I’d not been able to catch this at the cinema last year but, as recommended by Mark Kermode on his Radio 5 programme, watched A Highjacking, another ‘Somali pirates take merchant ship’ thriller, last year on DVD to compensate. Told how intense this film was, I was a little disappointed at first as it didn’t quite match the Danish film. But then…
Comparing the two is perhaps a little unfair as the Danish film was fictional, and so is free to wander wherever dramatic need requires, whereas this is based on a real incident, with real, named, characters and so is expected to stick pretty closely to the real events.
The film opens with Richard Phillips (Tom Hanks) saying goodbye to his wife as he’s about to take command of a ship through the Persian Gulf, and we also see young Somali fisherman Muse (Barkhad Abdi) volunteering as a pirate recruited by gun-wielding thugs who ‘own’ the villages along the coast and intimidate the inhabitants. The ordinariness of Phillips’ life is pretty strongly contrasted with the scary gangster state Muse inhabits. The taking of the ship is pretty tense, as the crew try to keep off the pirates with water hoses, the only ‘weapon’ at their disposal and, having failed, secrete most of the crew in the lower decks and try to kill the lights and the engines until they can buy off or drive away their kidnappers.
What surprised me was that the recovery of the ship was only really the first act and, trying not to give too much away, there is plenty more action and tension as Phillips and Muse try to get the better of one another afterwards.
And the final scene – wow! Hanks completely should have got that Oscar nomination. If the rest of the film felt a little distant, a little controlled, to me, it was more than made up for by an absolute powerhouse performance in an utterly moving finale that felt completely real.
Ok, so X-Men and X2 were great, First Class and The Wolverine were pretty good and X3: The Last Stand and X-Men Origins: Wolverine were execrable. So, a mixed bag to date. When I heard that Bryan Singer was returning to take charge, my hopes were raised but then people started pointing out, quite reasonably, that Singer’s record of late hasn’t been quite so stellar – and Superman Returns was, while not so bad as the X-Men stinkers, pretty turgid.
I’m glad to report that this film is among the best – not quite topping the list but a happy addition to the canon.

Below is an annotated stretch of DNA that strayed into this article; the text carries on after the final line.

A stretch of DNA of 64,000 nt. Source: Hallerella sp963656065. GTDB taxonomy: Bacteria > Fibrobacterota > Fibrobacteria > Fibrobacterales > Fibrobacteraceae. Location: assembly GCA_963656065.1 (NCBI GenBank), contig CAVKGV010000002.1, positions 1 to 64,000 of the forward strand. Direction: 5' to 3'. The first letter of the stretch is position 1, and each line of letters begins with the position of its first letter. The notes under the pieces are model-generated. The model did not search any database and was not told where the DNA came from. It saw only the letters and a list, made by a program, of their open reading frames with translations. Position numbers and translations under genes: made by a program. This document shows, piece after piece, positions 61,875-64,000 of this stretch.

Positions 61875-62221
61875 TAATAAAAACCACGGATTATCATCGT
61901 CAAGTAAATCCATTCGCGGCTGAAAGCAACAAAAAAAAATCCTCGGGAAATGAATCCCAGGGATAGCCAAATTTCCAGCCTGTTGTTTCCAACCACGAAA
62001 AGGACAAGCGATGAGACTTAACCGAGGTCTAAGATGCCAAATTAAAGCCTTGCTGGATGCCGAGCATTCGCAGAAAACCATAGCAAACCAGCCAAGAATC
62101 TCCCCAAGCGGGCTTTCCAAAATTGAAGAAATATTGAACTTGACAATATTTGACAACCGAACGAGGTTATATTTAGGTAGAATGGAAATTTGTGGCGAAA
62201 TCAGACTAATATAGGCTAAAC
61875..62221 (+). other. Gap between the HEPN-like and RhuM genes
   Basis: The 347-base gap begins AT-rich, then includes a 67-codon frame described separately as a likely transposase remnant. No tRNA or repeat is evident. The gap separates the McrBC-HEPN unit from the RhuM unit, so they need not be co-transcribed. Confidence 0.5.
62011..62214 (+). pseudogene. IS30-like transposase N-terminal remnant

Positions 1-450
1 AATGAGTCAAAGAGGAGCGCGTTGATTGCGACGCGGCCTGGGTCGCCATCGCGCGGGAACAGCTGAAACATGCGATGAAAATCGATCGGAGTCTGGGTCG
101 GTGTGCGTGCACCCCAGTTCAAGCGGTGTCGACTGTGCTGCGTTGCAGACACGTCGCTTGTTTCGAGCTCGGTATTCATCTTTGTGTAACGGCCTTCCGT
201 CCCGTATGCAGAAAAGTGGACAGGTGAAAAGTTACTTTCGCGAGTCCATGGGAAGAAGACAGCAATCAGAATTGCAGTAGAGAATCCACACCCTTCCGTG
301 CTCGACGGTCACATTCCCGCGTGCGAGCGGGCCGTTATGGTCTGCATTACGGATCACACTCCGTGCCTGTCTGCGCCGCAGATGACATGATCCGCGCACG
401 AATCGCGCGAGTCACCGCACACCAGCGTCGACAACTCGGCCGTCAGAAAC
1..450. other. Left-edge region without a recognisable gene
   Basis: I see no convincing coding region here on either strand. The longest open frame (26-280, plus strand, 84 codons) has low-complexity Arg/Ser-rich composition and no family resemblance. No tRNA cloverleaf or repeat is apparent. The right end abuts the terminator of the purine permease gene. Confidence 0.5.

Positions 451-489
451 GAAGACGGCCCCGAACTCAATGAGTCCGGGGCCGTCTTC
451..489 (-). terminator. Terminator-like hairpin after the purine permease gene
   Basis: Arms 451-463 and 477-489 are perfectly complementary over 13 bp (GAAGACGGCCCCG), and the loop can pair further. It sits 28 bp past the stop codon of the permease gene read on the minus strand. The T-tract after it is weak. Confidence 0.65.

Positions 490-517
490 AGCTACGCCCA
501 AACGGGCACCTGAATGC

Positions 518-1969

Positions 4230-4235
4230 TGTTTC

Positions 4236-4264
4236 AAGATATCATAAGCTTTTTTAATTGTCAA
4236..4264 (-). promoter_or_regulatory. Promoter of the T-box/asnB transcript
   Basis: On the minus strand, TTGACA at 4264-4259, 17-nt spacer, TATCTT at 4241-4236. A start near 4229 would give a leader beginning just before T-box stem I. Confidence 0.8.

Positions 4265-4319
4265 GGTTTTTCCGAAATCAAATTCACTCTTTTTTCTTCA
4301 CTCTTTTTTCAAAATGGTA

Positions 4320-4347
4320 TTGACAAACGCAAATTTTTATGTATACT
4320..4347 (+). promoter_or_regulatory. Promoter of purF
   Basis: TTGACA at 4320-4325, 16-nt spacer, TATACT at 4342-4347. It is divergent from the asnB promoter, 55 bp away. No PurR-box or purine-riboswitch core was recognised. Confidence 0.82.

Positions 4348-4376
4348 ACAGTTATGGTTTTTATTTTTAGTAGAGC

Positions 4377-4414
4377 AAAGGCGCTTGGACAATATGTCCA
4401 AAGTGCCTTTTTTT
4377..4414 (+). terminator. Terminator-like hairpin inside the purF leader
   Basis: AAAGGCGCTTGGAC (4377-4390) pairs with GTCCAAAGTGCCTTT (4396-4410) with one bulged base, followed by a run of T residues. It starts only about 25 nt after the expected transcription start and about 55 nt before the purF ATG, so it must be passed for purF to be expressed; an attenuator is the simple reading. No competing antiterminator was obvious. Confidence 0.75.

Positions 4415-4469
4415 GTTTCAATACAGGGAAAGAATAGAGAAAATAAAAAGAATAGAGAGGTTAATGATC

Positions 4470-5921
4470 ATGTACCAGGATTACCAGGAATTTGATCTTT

It has enough action and tension to entertain at the more visceral level and enough brains to justify the thrills. We start the action in a near-future where the last remaining mutants are fighting a losing battle against the Sentinals, giant super-powered robots designed to destroy mutants but now destroying anyone with the capacity to pass on mutant genes – basically, most of humanity. The mutants’ last trick is to launch attacks and keep sending one of their number, Bishop, far enough back in time to warn his colleagues when a Sentinal attack is imminent. Most people can’t go very far back without suffering brain damage. A high risk plan is hatched, to send Wolverine, who has preternatural healing powers, all the way back to 1973, when Magneto (Ian McKellen/Michael Fassbender) and Professor X (Patrick Stewart/James McAvoy) were deadly enemies but will both be required (in their younger incarnations) to prevent Mystique (Jennifer Lawrence) from killing the inventor of the Sentinals, an act which has been identified as the point at which the machines were both deemed necessary and provided with their unstoppable powers. In the meantime of the future time, the last remaining mutants prepare to defend the sleeping Wolverine from the Sentinals’ onslaught, who must be kept alive until his mission in the past is complete.
If the above reads as confused or confusing, it’s because there is a ridiculous amount of back-story and exposition I’m dropping, and an enormous cast of characters of whom we see only glimpses, who will mean an awful lot to fans of the previous films and/or comics but will just look like “decorative background colour” to anyone else. For the most part, I suspect the film is told well enough that a casual viewer could follow the plot, though specific scenes might appear cryptic or baffling. It is a shame that so few of the main characters got significant screen time; like X2, most only appear fleetingly (though I gave a “whoop” for the appearance of one of my favourites at the end). In tying both past and future franchises together, there was even more competition for attention than previously. I hope that, having reinvigorated the series, it will be possible to have films that concentrate on different casts, on perhaps a slightly smaller scale, as The Wolverine did.